What’s cool about this video, is that he is literally talking about listening better. I’ve never really admitted it before, but I’ve always had trouble with my hearing (maybe one reason why I don’t listen better, but just of course, “one” of the reasons 😉 ) so the thought of actually retraining the way that I hear things is fascinating.
If you heard things differently, would it make you a different kind of person? Manager? HR professional? Wife? Son? Neighbor? Friend?
Its a short video and totally engaging (you need to watch!) — but just in case you don’t get all the way through it, here are his 5 tips:
How good is your listening? Do you think you’re a good listener? Should listening be taught in schools like other skill sets?
I think this is huge.. and important to you as leaders, managers, HR pros… and as people in general. How many times have you felt that someone wasn’t *really* listening to you? Maybe people don’t really know how to do it….
Making the HR connection, yours
PS.. this Julian Treasure is pretty cool — check out some of his other stuff!
I recently wrote a post on employee depression and its impact on engagement. Well this evening I came across this TedX talk and thought that I’d add a bit more to the conversation. I know its kinda downer thing to talk about and explore, but it could be something that is really impacting your employees — so as HR people, we should explore it and learn more about it… plus I really enjoy Ted Talks :).
“The opposite of depression is not happiness, but vitality, and it was vitality that seemed to seep away from me in that moment.”
A gut-wrenching talk on overcoming depression:
I came across this article on Forbes, describing the 9 job mistakes that could stall your entire career.
I have a resounding “YES” when I read this article! The career decisions you make in your 20s DO impact your career decisions in your 30s and beyond. Sorry — not to stress you out 🙂 — but those career you start in early on builds a solid foundation for you to build your career on. Don’t just think “industry” or “specialty” — THINK SKILLS! What skills do you need to take you to the next phase of your career. SKILLS TRANSFER AND TRANSCEND INDUSTRY, FUNCTION, and REGION. Do you have the right skills?
I think about where I am now in my career and I can see logical alignments between things that I gained when I first started out. Those early years out of college as an HR person were rough! I am that HR person who ‘accidentally’ got into HR . So I had to rely on other skills to compensate, but looking back, I’m SO glad that I did. Those experiences coupled with skills helped me take to career steps along the way. I’ve also had some great managers and mentors to help keep me on track and help me with leverage things that I’m good at (and things that I’m not so good at).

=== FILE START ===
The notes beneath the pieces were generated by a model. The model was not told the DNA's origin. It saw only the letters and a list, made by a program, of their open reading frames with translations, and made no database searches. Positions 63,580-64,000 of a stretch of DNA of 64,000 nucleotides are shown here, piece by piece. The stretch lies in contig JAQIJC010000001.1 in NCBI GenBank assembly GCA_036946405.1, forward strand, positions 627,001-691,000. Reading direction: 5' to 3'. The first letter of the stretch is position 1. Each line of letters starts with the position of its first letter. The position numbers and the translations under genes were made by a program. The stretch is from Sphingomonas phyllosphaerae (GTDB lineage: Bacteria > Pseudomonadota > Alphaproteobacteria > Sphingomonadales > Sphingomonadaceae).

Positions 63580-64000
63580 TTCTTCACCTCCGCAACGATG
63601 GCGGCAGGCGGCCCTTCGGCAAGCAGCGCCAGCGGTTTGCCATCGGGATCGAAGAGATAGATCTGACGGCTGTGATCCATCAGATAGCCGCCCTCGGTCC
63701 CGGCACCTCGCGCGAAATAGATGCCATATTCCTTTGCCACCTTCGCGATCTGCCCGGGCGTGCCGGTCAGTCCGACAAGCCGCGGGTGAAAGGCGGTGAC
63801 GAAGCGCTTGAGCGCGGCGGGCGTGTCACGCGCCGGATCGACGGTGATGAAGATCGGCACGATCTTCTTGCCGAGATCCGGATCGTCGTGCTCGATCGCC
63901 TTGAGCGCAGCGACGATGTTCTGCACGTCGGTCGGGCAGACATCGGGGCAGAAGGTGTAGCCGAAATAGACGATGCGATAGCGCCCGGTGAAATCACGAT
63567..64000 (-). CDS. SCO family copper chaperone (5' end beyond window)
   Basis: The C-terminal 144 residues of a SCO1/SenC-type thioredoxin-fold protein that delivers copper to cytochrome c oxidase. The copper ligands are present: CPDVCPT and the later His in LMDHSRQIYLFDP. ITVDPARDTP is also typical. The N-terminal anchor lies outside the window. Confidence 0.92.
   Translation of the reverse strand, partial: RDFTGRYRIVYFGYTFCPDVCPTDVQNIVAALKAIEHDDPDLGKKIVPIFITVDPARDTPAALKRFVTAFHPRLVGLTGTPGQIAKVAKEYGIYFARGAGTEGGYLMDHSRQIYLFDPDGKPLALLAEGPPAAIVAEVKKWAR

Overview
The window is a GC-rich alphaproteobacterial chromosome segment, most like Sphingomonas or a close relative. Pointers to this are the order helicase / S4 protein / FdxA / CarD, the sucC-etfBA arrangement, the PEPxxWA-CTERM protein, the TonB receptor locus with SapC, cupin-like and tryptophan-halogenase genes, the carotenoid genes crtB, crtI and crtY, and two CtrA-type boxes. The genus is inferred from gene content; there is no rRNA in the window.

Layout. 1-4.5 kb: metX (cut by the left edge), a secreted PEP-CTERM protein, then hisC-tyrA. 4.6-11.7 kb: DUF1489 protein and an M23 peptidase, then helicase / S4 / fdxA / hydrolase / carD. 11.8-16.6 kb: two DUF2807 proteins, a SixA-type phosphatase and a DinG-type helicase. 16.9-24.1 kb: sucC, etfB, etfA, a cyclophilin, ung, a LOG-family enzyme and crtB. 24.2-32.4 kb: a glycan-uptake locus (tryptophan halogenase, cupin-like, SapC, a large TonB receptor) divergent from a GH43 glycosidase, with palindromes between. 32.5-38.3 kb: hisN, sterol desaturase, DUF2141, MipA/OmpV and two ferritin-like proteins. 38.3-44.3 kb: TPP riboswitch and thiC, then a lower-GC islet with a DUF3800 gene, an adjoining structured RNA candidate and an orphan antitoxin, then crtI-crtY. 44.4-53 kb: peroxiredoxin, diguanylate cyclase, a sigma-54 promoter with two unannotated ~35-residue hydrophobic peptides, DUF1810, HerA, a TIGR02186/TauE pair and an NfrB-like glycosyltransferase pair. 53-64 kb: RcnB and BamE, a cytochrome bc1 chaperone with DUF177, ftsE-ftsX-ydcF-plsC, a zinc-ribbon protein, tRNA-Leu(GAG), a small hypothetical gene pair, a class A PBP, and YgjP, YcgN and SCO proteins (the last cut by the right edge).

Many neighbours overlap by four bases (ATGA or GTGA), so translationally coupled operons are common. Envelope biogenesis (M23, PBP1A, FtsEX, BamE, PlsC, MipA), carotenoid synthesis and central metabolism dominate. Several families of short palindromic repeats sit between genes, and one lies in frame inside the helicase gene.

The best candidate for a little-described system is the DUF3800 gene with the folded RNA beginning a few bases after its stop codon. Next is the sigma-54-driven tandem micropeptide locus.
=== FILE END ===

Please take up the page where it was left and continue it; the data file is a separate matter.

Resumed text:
Okay –now that I’ve got you really freaked out — let me talk you off the ledge — check out the article and see if you’re made some of the 9 job mistakes that could stall your entire career. If so — no biggie! Once you are aware, you can take steps to make changes. Next check out the TED Talk: 30 is not the new 20, stressing the importance of that crucial time period post-college, especially when it comes to your career. And if you’re still needing some more convincing, try a read: The Defining Decade: Why Your Twenties Matter—and How to Make the Most of Them Now
Don’t freak! Get information and take action. You’re gonna be okay! 🙂 —
Making the HR Connection, yours,
Do you know what is essential for a good memory? The ability to forget. To completely and thoroughly forget. Forgetting, like breathing or sleeping, is physiologically normal. This is at odds with our modern compulsion to record and remember everything and is a perfect recipe for anxiety.
Deb Roy, a cognitive science professor at MIT studying language, recorded 8-10 hours daily of the first three years of his son’s home life. He compiled a quarter million hours of audio and video, creating a 200,000 gigabyte “ultimate memory machine.” Consider how much information each of us is exposed to in 24 hours, on streets, subways, screens and in sleep. Imagine recording and remembering all this. Thankfully, we were never meant to.
Fact: We are evolutionarily programmed to forget. Our brains evolved over millennia with built-in forgetfulness. Our brain is engineered to remember tastes, smells, voices, touch and visions, not names. Our brain is engineered to solve problems (How do we keep track of cattle? Mathematics; How do I communicate? Language), not remember disjointed facts. A fact not linked to a sense, an emotion, or a concept is quickly forgotten.
What do you think?